The Circuit Playground Express is equipped with 10 NeoPixel LEDs that can be controlled with code to create tons of cool visual effects. In this guide, you will learn the various ways to use the Microsoft MakeCode editor to use those LEDs. The guide also covers how to use additional NeoPixel strips.

Make sure to read the MakeCode primer if you are not familiar with MakeCode and checkout the Adafruit NeoPixel Uberguide for more details on those amazing LEDs.

Show Ring

The show ring block lets you choose the colors of the 10 LEDs. You can find it find under the light category.

You use multiple show ring blocks to create basic animations. The example below is a blinking siren animation that repeat in a forever loop.

A Black woman's manicured hand holds a round microcontroller with lit up LEDs.
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The show animation block provides a set of builtin animations. You can find it find under the light category.

The block will run the animation for the requested time, then continue the program. If another animation is already running, it will be queued and wait for its turn to run.

The example below shows the Rainbow animation running in a forever loop. The runtime maintains an animation queue and waits until the animation is fully executed before continuing to run.

When you need to run an animation to respond to an event, you'd typically want it to run immediately. To avoid waiting for other animations to finish, make sure add the stop all animations block. This block stops the current animation and clears the animation queue.

In the example below, we want to run the Sparkle animation as soon as a shake event is detected. To do so, we add a stop all animations block before the show animation block.

In some case, you might want to be able to control frame by frame how the animation runs. This is also possible but requires a bit more setup.

In the example below, we store the Theater Chase animation and we show a new frame in a loop if button A is pressed.

Photon is a simple logo turtle for NeoPixels. The Photon is a color cursor that leaves a trail color as it moves. You can move Photon forward or backward, change the trail color or lift/lower the pen.

In the example below, we repeat 9 times a move forward and a color shift. Then, we set the photon in eraser mode and have it go back to clear up the circle. This creates a cool effect of bouncing rainbow animation.

To get started, try playing with these two blocks:

  • photon forward let you move the photon on the LED strip
  • photon set hue lets you change the color hue from 0 to 255.

Photon is inspired from LightLogo from Brian Silverman.

MakeCode provides a rich library to more NeoPixel strips (see the API reference) connected on the pins of the Circuit Playground.

If you want to support an external NeoPixel strip, not the 10 built-in LEDs, you can create a strip instance and store it in a variable. You can configure the number and type of LEDs.

// mount an external Neopixel strip on pin A1 with 24 RGB pixels
let strip = light.createStrip(pins.A1, 24);

The example below mounts a NeoPixel strip on pin A1 and turns it to blue or red when buttons A or B are pressed.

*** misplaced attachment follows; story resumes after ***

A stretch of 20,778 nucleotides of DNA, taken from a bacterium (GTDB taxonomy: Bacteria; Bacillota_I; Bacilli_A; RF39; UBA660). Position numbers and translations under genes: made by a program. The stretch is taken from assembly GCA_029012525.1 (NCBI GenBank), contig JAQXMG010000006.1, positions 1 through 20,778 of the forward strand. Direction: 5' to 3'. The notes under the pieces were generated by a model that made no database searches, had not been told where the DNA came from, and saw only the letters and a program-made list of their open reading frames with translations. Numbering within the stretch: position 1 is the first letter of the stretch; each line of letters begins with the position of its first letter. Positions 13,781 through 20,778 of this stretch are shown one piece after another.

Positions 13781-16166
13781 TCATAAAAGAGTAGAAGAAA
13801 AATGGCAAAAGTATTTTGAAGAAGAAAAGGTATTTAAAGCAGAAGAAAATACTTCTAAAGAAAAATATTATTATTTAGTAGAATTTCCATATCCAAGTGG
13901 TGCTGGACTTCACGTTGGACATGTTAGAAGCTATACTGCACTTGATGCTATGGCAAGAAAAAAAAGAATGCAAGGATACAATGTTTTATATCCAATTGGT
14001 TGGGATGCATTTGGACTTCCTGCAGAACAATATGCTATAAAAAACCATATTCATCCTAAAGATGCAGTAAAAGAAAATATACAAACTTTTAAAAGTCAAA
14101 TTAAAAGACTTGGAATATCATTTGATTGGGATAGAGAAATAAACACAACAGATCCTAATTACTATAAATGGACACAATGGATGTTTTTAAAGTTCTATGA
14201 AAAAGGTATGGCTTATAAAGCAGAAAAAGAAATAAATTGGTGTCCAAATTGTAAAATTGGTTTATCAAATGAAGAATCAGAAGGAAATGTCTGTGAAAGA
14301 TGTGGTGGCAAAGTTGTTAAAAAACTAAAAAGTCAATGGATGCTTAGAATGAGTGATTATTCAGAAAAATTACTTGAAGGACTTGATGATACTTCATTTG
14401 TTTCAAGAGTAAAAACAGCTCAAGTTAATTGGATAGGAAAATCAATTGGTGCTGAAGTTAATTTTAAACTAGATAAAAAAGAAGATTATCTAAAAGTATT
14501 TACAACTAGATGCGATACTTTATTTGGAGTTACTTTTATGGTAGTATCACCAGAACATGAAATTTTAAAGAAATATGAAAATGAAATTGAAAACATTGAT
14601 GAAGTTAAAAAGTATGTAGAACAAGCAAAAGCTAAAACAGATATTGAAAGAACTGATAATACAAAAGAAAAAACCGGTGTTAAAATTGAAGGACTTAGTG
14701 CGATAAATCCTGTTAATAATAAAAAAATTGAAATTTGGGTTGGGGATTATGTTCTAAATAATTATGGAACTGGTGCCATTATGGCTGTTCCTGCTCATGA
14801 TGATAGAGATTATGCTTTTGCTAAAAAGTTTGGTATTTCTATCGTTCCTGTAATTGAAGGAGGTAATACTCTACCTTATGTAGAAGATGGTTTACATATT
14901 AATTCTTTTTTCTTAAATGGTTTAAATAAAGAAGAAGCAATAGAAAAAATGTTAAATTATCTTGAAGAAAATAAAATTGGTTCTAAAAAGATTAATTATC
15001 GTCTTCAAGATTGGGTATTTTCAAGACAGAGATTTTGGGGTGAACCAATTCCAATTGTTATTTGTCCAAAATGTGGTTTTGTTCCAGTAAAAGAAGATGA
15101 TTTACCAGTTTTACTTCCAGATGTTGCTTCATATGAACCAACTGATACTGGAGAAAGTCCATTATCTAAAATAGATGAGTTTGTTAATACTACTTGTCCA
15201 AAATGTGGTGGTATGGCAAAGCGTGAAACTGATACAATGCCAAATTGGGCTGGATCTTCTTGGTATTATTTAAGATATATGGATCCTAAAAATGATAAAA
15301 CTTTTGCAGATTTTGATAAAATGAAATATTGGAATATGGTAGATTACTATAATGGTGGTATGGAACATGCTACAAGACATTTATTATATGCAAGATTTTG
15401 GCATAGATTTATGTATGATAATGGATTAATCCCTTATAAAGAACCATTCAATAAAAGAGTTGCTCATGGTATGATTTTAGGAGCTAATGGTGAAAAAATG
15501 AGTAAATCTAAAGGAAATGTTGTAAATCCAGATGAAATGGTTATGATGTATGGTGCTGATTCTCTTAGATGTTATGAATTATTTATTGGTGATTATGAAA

To set all the colors on the pixels, use setAll:

// show blue on all pixels

You can also use the set pixel color block to set an individual pixel color.

// set colors one by one
for(let i = 0; i < strip.length(); ++i) {
    strip.setPixelColor(i, Colors.Green);

When working with long strips of NeoPixel, it is quite useful to chunk them into ranges and apply independent colors and animations to them. The range allows to create a new NeoPixel strip instance over a subset of the pixels.

// mount an external Neopixel strip on pin A1 with 24 RGB pixels
let strip = light.createStrip(pins.A1, 24);

// create 2 ranges for each half of the strip
let head = strip.range(0, 12);
let tail = strip.range(12, 12);

Once you have your rangers defined, you can easily apply colors and animation without worrying about complicated index computations.

// turn on 1 pixel on each range
head.setPixelColor(0, Colors.Blue)
tail.setPixelColor(11, Colors.Red)

The example below create 2 ranges and moves the pixels on opposite directions on each of them.

By default, all operations on the NeoPixels are immediately transferred to the lights. This works great to get started and for a small number of pixels. However, for large number of lights and for precise control of the timings, you might want to decide when to send the updates to the hardware.

To turn on buffering, call setBuffered.


Once buffering is on, you need to call show to send the color updates into the NeoPixels.

... some operations on the colors;
This is a cool - yet still rather experimental feature! This page might change...

NeoAnim is a way to encode NeoPixel animation into bitmaps. It's a surprisingly easy way to design cool animation (once you wrap your head around the concept).

The pxt-neoanim implements this technique for MakeCode. It also comes with a converter that takes an image and turns into the JavaScript code that MakeCode can understand.

The image below is an example of possible animation and the editor shows the animation once converted.

This guide was first published on May 30, 2017. It was last updated on Sep 27, 2017.